Research finds that harmful PFAS pollution is everywhere in homes, schools and workplaces
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The results show that indoor air is an underestimated and potentially important PFAS Sources of exposure, especially for children.
Senior author of the study, Rhode Island University Oceanography Professor Rainer Lohmann said: “Food and water are known to be the main sources of PFAS exposure. Our research shows that indoor air, including dust, is another source of exposure to potentially harmful permanent chemicals. In fact. For children living in homes or schools with old PFAS-treated carpets, inhalation may be more important than dust as a way of exposure to volatile PFAS. These PFAS will eventually be biotransformed into more durable and harmful PFAS. ”
After thorough research, PFAS has been linked to a series of serious health hazards, such as cancer, infertility and immune system problems. All PFAS are either extremely persistent in the environment, or they will be decomposed into stronger PFAS.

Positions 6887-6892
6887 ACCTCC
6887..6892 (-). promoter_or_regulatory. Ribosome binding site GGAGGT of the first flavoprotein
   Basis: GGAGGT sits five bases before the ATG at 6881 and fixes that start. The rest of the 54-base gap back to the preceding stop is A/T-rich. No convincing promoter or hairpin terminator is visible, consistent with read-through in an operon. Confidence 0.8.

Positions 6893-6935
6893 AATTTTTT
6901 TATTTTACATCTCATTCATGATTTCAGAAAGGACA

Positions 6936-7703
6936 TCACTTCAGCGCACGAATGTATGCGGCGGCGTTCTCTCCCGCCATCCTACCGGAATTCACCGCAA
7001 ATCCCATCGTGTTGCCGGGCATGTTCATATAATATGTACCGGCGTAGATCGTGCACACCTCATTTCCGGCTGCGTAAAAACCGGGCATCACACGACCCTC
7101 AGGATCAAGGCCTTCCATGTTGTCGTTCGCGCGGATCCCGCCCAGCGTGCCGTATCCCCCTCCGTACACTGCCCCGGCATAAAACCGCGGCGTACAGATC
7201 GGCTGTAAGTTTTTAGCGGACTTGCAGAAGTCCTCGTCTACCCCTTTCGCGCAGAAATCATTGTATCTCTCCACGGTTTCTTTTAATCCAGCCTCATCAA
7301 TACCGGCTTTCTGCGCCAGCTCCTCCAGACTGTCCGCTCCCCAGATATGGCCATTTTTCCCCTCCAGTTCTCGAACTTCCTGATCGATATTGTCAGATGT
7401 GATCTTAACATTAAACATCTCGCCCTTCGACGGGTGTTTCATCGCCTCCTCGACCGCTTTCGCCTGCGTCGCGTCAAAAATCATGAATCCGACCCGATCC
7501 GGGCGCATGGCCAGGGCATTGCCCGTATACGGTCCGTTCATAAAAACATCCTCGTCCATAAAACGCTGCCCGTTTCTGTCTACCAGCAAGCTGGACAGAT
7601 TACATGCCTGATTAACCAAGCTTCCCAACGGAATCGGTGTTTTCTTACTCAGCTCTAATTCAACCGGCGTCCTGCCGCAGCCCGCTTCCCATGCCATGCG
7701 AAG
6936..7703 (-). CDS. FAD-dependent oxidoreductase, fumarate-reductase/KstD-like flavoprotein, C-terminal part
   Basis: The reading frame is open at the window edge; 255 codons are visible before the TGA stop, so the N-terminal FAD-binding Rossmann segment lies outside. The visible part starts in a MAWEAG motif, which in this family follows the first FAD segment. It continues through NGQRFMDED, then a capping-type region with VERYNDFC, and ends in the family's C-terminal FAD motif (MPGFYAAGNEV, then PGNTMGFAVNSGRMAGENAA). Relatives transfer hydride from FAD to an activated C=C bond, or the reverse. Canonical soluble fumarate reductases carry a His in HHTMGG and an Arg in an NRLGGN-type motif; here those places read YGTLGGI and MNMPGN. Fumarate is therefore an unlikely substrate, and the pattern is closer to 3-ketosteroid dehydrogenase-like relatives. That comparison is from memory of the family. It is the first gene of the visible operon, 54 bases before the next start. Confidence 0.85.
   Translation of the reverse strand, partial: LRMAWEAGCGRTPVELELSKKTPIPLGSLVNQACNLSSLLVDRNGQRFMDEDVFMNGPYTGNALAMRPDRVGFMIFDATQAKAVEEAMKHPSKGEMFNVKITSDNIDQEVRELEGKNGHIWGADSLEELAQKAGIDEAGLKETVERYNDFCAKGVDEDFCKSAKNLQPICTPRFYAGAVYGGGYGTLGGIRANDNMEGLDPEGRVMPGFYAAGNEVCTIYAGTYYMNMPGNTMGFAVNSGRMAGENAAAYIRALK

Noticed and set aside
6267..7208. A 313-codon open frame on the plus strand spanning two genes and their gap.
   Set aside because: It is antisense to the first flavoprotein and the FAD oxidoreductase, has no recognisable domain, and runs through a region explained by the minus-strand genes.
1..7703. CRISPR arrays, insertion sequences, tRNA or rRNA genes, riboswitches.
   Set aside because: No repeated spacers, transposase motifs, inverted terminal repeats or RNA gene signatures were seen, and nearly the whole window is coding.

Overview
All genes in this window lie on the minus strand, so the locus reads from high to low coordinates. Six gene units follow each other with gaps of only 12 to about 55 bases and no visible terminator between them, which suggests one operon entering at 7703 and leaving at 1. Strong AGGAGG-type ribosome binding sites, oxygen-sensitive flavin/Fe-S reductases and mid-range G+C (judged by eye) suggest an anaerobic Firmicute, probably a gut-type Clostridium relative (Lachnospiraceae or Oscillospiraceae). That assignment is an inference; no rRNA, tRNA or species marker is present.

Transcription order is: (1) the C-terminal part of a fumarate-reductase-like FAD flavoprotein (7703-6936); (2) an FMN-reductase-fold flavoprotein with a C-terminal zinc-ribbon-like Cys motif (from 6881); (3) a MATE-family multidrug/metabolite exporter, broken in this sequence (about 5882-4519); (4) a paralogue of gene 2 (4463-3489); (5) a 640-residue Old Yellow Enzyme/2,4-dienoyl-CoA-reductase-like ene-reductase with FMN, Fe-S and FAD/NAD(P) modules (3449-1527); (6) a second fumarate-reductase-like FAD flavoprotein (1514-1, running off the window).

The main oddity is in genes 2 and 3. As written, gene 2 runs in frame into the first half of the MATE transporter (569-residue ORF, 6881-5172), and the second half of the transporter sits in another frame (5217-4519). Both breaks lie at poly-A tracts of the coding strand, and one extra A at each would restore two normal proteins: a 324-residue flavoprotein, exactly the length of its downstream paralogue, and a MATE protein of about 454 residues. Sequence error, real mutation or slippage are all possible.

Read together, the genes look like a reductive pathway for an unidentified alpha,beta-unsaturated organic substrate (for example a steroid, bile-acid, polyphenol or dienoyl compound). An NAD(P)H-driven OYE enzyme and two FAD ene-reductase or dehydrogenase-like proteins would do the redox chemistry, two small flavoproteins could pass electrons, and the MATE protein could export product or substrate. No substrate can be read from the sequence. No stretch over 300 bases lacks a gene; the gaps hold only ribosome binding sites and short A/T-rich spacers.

By attaching the polyethylene sheet sampler to the ceiling, the scientists measured 9 carpeted kindergarten classrooms, 1 family and 1 outdoor clothing store storage room in California; and Rhode Island The university’s 2 laboratories, 5 offices, 1 classroom, 1 storage room, and 1 elevator; and 2 carpet shops (also in Rhode Island) have volatile PFAS chemicals in the air. The results show that almost PFAS was detected in the air everywhere.
The concentration of PFAS in the classrooms and rooms of several affiliated kindergartens of the university is even higher than that in the storage rooms of outdoor clothing stores (where there are piles of PFAS-treated jackets and equipment). The highest concentrations were found in two carpet shops. The lead author of the paper, Maya Morales-McDevitt, said: “PFAS was previously used as an antifouling and waterproofing agent for most carpets. Fortunately, major retailers including The Home Depot and Lowe’s now only sell PFAS-free products. Carpets. We believe that slowly small retailers will do the same.”
Although homes, schools, and workplaces can reduce the PFAS content in indoor air by replacing carpets, there are still many other products that can emit volatile PFAS into indoor air, including clothes, shoes, and buildings. Products and furniture.
“As long as they continue to be used in products, we will all eat, drink and breathe PFAS,” said co-author Tom Bruton, a senior scientist at the Green Science Policy Institute. “We need to stop all unnecessary PFAS use as soon as possible.”